Criminal Penalties

While you are traveling in Hong Kong, you are subject to its laws even if you are a U.S. citizen. Foreign laws and legal systems can be vastly different from our own. In Hong Kong you may be taken in for questioning if you don’t have your passport with you. If you are found to be driving under the influence, you could be sent immediately to jail. There are also some things that might be legal in Hong Kong, but still illegal in the United States, and you can be prosecuted under U.S. law if you buy pirated goods. Engaging in sexual conduct with children or using or disseminating child pornography in a foreign country is a crime prosecutable in the United States. If you break local laws in Hong Kong, your U.S. passport won’t help you avoid arrest or prosecution. It’s very important to know what’s legal and what’s not where you are going.

If you violate Hong Kong laws, even unknowingly, you may be expelled, arrested, or imprisoned. Penalties for possession of, use of, or trafficking in illegal drugs in Hong Kong are severe, and if you are convicted, you can expect long jail sentences and heavy fines. In Hong Kong, detained U.S. citizens have been surprised that they had been arrested for violations that would not have resulted in arrest in the United States.

Arrest notifications in Hong Kong: If you are arrested in Hong Kong, authorities of Hong Kong are required to notify the nearest U.S. embassy or consulate of your arrest. If you are concerned the Department of State may not be aware of your situation, you should request the police or prison officials to notify the U.S. Consulate General in Hong Kong of your arrest.

Languages

The official language of Hong Kong is Chinese. English is still the language of commerce, as it was the official language up until 1997. The official dialect is Yue (Cantonese) from Guangdong. Chinese written script has been standardized for centuries, but the simplified script from mainland China is beginning to become popular in Hong Kong.

Medical Facilities and Health Information

Good medical facilities are available, and there are many Western-trained physicians in Hong Kong. Prescription drugs are widely available, although they may have different names from those in the United States. Hong Kong emergency service response times for police, fire, and ambulances are good.

Air pollution is increasingly serious in Hong Kong. Congested vehicle traffic and mainland factories pump out ozone, sulfur, and nitrogen oxides, leading to a visible haze in the atmosphere on most days of the year. Average roadside pollution levels exceed WHO guidelines by 200% and continue to deteriorate, creating health risks for those with allergies, asthma, or cardiac problems.

Hong Kong remains at "Alert" response status for Pandemic Influenza.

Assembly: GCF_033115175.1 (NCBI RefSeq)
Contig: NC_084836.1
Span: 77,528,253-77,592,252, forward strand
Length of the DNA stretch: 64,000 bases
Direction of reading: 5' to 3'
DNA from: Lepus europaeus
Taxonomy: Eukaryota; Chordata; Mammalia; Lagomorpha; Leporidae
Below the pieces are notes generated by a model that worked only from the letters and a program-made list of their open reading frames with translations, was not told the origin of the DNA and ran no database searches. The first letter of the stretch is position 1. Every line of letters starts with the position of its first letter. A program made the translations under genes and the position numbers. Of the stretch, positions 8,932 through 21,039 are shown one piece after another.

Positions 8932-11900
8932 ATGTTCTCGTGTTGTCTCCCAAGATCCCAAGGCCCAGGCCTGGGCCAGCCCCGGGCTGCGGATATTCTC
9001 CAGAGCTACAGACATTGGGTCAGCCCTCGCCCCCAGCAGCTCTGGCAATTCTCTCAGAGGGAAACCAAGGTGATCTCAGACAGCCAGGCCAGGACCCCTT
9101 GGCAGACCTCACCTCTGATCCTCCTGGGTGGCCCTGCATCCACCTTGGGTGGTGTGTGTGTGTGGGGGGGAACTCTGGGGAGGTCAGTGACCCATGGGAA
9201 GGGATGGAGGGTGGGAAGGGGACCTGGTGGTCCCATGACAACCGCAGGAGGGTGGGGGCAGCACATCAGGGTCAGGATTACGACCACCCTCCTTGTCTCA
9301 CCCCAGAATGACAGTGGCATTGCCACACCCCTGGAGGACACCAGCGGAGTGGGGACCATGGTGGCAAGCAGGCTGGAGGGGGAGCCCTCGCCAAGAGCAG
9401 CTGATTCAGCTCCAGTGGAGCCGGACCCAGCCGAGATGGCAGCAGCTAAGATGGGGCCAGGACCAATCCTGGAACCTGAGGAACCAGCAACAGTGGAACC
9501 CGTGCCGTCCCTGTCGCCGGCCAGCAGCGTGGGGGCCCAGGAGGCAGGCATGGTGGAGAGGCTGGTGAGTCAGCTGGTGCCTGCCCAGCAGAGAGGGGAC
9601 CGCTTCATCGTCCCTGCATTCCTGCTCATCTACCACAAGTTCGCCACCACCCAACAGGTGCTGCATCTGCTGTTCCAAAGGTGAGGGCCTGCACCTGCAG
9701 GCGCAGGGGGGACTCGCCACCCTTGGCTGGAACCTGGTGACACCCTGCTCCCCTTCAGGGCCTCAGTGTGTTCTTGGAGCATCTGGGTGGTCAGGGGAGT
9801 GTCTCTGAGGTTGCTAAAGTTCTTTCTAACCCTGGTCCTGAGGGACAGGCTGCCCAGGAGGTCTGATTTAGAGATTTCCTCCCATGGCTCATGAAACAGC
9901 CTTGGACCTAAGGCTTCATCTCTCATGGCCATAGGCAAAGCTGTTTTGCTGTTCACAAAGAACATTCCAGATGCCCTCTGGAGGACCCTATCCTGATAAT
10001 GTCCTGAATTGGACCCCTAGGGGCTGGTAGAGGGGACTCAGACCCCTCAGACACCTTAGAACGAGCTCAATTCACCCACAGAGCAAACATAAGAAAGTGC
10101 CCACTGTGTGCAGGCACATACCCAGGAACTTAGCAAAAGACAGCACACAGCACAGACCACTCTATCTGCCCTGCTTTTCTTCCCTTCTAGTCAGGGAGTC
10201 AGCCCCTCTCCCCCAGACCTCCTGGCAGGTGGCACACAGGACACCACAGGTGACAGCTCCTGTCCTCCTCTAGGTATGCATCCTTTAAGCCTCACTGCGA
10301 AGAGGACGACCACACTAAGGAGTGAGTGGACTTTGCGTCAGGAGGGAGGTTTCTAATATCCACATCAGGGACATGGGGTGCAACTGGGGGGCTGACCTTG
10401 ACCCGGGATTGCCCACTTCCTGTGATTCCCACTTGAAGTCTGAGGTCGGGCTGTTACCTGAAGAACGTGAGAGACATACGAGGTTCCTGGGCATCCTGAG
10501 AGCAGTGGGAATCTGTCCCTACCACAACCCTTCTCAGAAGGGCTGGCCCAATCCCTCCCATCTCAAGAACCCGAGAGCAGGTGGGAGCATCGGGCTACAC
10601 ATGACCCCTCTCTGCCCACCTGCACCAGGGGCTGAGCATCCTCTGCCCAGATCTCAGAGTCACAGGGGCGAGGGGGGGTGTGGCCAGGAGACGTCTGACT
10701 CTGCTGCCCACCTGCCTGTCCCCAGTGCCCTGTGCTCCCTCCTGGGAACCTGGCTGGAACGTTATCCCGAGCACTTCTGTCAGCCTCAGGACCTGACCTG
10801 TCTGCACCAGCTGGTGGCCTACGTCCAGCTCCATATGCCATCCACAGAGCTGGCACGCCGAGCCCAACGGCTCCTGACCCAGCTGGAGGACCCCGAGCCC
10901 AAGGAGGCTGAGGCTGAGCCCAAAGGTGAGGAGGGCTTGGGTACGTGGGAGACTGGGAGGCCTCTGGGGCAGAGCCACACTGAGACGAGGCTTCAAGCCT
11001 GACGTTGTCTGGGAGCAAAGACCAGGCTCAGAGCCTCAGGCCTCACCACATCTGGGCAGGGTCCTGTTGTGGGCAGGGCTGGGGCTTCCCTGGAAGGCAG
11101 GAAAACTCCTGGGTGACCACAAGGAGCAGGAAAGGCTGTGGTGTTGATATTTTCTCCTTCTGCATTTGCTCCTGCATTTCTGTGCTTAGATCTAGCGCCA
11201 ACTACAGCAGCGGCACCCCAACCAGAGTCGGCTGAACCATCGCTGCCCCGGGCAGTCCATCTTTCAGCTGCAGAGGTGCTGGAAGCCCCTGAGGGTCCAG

Traffic Safety and Road Conditions

While in Hong Kong, you may encounter road conditions that differ significantly from those in the United States. About 90 percent of the population in Hong Kong depends on public transport. Taxis, buses, and the mass transit railway (MTR) are readily available, inexpensive, and generally safe. The MTR, an underground railway network, is the most popular mode of public transport, carrying an average of 3.5 million passengers a day.

In Hong Kong, traffic moves on the left. During the daytime, traffic congests Hong Kong's urban areas. Each year there are about 14,000 traffic accidents in Hong Kong involving more than 18,000 drivers, passengers, and pedestrians. Speed limits are 50 kilometers per hour (kph) (approximately 31 miles per hour (mph)) in urban areas, 80 kph (approximately 50 mph) on highways, and 110 kph (approximately 68 mph) on expressways unless otherwise marked. The use of seatbelts in vehicles, if they are so equipped, is mandatory both in the front and back seats. The maximum penalty for dangerous driving causing death can be a fine of $50,000 HK ($6,500 US), imprisonment for five years, and disqualification from driving for not fewer than two years on first conviction. If you are a driver involved in a traffic accident, you will be required to undergo alcohol-level testing. If you are found to exceed the prescribed limit of blood alcohol, you may face prosecution under Hong Kong law. The use of hand-held cellular phones while driving in Hong Kong is strictly prohibited. If you breach this law, you may be subject to a maximum fine of $2,000 HK ($260 US). However, you can use “hands-free devices,” such as headphones and speakerphones. Hong Kong law requires that all registered vehicles carry valid third-party liability insurance.

You may be issued a Hong Kong driver’s license without a test if you hold a valid U.S. driver’s license, provided you have resided in the United States at least six months. If you do not plan to stay in Hong Kong for more than 12 months you can drive in Hong Kong on your valid U.S. driver’s license. Visit the Hong Kong Transport Department online for further details.

Please refer to our Road Safety page for more information. Also, we suggest that you visit the website of the country’s Hong Kong Tourism Board and the Hong Kong Road Safety Council.